India's Nuclear Doctrine (17 October 2020)
India's Nuclear Doctrine (17 October 2020)
Why in News:
India has said that it is committed to no first use of strategic weapons under its nuclear doctrine.
Speaking at the Conference on Disarmament, at 75th Session of the First Committee of the United Nations General Assembly, India said that its nuclear weapons are meant to maintain a posture of minimum deterrence. Earlier this month, Foreign Secretary Harsh Vardhan Shringla said nuclear disarmament can be achieved through an agreed multilateral framework.
It was in late 1940s that Nuclear programme of India was initiated under the guidance of Homi J. Bhabha.Indiaundertaken its first nuclear explosionin May 1974.India made it clear that it was committed to the policy of using nuclear power only for peaceful purposes.
In 1995,India opposed the indefinite extension of the NPT and also refused to sign the Comprehensive Test Ban Treaty (CTBT).
India conducted a series of nuclear tests in May 1998, demonstrating its capacity to use nuclear energy for military purposes.India enunciated a doctrine of 'No First Use’ (NFU) of nuclear weapons after the 1998 nuclear test.
The doctrine was formally adopted in January, 2003, and says that nuclear weapons will only be used in retaliation against a nuclear attack on Indian territory or on Indian forces anywhere.
Summary of the Debate
- A nuclear doctrine states how a nuclear weapon state would employ its nuclear weapons both during peace and war.
- Through the nuclear doctrine a state can communicate its intention and resolve to the enemy.
- The doctrine also guides the state’s response during war.
Nuclear Doctrine of India:
- India’s nuclear doctrine came out in 2003 and it has been quite consistent and has not changed at all despite a lot of debate that whether the no first use should be changed or not.
- The basic principle of India's nuclear doctrine is "No First Use".
- Under this policy, nuclear weapons will only be used in retaliation against a nuclear attack on the Indian Territory or on Indian forces anywhere.
- India needs to build and maintain a Credible Minimum Deterrent. It means that the number and capabilities of India’s nuclear weapons and delivery systems should merely be sufficient to ensure intolerable retaliation, also keeping in mind first-strike survival of its relatively meagre arsenal.
- If a country invades India by a nuclear missile, India’s response will be massive, to cause unacceptable damage.
- The doctrine clearly state that Nuclear weapons will not be used against non-nuclear states.
- The right to take nuclear action against the enemy will only be taken by the elected representatives of the people.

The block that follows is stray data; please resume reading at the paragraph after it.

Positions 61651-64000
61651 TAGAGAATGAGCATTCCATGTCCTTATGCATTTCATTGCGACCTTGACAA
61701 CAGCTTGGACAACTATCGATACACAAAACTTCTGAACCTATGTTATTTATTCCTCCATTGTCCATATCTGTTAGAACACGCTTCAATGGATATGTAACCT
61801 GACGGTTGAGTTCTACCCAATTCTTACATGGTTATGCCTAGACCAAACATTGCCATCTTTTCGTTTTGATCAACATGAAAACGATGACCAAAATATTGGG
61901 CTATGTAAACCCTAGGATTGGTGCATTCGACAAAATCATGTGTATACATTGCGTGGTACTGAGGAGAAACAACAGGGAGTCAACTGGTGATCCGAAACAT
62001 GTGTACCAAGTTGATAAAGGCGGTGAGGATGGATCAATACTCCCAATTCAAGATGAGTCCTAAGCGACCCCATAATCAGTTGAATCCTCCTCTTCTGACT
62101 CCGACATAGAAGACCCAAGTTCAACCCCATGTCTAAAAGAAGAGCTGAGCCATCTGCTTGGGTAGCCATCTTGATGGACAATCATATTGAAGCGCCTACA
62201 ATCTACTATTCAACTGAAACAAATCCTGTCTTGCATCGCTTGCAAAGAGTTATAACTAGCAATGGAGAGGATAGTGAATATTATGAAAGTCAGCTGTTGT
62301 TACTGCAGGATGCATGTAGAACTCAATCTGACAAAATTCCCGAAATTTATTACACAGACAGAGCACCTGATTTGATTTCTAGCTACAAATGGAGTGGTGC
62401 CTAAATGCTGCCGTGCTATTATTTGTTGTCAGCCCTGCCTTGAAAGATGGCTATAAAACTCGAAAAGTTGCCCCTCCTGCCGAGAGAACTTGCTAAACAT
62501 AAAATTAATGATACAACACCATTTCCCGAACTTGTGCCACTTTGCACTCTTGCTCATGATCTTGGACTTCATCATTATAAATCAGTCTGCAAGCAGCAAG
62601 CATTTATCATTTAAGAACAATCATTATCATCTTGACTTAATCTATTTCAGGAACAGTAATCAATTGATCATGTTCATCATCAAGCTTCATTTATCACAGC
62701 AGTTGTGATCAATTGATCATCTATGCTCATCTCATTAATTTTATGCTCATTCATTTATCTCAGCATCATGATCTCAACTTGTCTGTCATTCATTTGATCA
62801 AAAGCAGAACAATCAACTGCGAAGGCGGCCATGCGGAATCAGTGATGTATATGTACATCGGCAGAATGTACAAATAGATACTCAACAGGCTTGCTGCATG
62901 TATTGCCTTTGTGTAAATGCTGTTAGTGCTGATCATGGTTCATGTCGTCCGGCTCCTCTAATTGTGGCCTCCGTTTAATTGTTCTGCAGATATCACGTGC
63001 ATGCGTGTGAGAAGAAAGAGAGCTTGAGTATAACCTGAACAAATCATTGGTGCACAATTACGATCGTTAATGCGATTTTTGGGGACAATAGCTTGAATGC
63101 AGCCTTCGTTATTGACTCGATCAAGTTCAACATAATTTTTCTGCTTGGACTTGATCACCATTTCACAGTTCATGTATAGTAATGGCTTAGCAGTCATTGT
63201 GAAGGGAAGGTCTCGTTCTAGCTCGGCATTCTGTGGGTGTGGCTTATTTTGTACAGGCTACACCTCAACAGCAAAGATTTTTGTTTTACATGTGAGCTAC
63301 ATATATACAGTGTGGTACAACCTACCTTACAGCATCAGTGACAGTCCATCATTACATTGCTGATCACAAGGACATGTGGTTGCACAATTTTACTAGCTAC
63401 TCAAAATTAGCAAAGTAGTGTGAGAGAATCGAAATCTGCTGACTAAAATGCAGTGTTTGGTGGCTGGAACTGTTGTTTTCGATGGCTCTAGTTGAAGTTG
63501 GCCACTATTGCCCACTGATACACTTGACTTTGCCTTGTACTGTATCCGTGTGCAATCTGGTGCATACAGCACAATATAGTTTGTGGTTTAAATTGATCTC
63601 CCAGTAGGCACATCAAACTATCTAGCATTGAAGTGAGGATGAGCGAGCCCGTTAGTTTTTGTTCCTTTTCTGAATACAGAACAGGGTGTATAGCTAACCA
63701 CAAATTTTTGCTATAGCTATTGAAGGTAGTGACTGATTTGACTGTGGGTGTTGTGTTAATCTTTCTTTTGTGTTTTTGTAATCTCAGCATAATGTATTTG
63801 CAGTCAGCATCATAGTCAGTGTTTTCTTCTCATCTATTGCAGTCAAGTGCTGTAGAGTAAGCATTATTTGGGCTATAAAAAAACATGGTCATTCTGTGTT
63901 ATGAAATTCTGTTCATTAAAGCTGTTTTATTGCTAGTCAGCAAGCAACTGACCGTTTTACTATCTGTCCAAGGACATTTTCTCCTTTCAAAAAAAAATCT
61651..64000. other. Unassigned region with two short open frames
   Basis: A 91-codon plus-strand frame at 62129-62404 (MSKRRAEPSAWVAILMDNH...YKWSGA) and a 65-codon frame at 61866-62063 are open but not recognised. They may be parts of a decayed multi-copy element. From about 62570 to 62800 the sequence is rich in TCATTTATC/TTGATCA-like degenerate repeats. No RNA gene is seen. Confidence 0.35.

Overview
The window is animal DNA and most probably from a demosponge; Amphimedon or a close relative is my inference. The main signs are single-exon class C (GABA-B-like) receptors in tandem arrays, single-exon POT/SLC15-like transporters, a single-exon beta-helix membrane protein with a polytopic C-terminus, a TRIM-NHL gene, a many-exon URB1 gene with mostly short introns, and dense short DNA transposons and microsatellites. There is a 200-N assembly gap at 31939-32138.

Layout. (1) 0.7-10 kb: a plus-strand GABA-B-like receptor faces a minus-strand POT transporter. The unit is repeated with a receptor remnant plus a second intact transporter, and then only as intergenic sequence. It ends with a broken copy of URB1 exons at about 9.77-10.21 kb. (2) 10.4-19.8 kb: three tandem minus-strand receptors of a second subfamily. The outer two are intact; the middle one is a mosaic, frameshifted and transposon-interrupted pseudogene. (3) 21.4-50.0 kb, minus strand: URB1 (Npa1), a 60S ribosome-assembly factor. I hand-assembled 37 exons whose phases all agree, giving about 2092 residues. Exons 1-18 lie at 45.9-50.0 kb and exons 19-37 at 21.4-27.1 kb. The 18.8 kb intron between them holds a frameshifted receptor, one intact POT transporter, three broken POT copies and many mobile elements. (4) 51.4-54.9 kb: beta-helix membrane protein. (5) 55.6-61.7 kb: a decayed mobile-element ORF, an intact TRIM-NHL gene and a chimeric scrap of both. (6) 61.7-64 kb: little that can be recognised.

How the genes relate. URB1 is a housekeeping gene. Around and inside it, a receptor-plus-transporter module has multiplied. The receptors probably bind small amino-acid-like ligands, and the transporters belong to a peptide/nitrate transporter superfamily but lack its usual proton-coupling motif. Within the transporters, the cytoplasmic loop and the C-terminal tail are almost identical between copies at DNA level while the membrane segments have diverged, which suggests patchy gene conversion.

- India will continue to support the global initiative to create a nuclear-free world.
- The NPT isan international treaty signed in 1968 and entered into force in 1970.
- To prevent the spread of nuclear weapons and weapons technology.
- To promote cooperation in the peaceful uses of nuclear energy
- To further the goal of achieving nuclear disarmament and general and complete disarmament.
- Under the NPT terms, China became recognised as one of the world’s five ‘weapon states’, and India was excluded from such status.
- India is one of the only five countries that either did not sign the NPT or signed but withdrew, thus becoming part of a list that includes Pakistan, Israel, North Korea, and South Sudan.
- The two adversaries that flank India on the border and that are on two sides of India's main threat perception, they are putting a lot of pressure and they have traditionally also put in the past as well a lot of pressure on global nuclear arms control architecture.
- For India, as a responsible stakeholder in the global nuclear architecture, it has always been the case that it would represent its case with a modicum of sobriety, with a modicum of one that propels stability in South Asia.
- The challenge is very huge that how do you convince other stakeholders that this is the paradigm that can continue.
- The nuclear environment itself is changing very rapidly. At one situation, the Pakistan was only problem to India but what China is doing for example rapidly modernizing and ramping up its nuclear base and the bilateral nuclear arms control between Russia and America are no longer exist and China is not part of that architecture in any case.
- China is looking to America and trying to ramp up its modernization process and at the same time India is trying to counter China along a convention spectrum which is becoming very difficult to sustain.
- The challenge for International community is putting pressure on major powers.
- This is the right time for India to build a discourse on a new multilateralism and there India need to bring new ideas on the table.
- Indian government should talk to the public, the public has a different reading on nuclear issues and global security issues than the government normally have.
- India need to educate the new generation. There is a bit of complacence about the effect of nuclear weapons used. It needs to be borne out by two different generation of people that it is still as horrendous as it was in 1945 when it was used against Hiroshima.
- There is no diminution in the risk and the danger posed by the nuclear weapons and the whole generation should realize this, because from their arrivals, the need to move towards removing and reducing these weapons rather than worshiping them as some kind of a panacea for security which is a complete falling.
- For a country like India which views nuclear weapons not as an instrument for war fighting but as a political instrument for deterrence, it is imperative that the dialogue on nuclear disarmament and that multilateral discussions get on board.
Important points made by the Guests
Arvind Gupta, Director, Vivekananda India Foundation
Sheel Kant Sharma, Former Ambassador
Prof. Harsh V. Pat, Head, Strategic Studies, Observer Research Foundation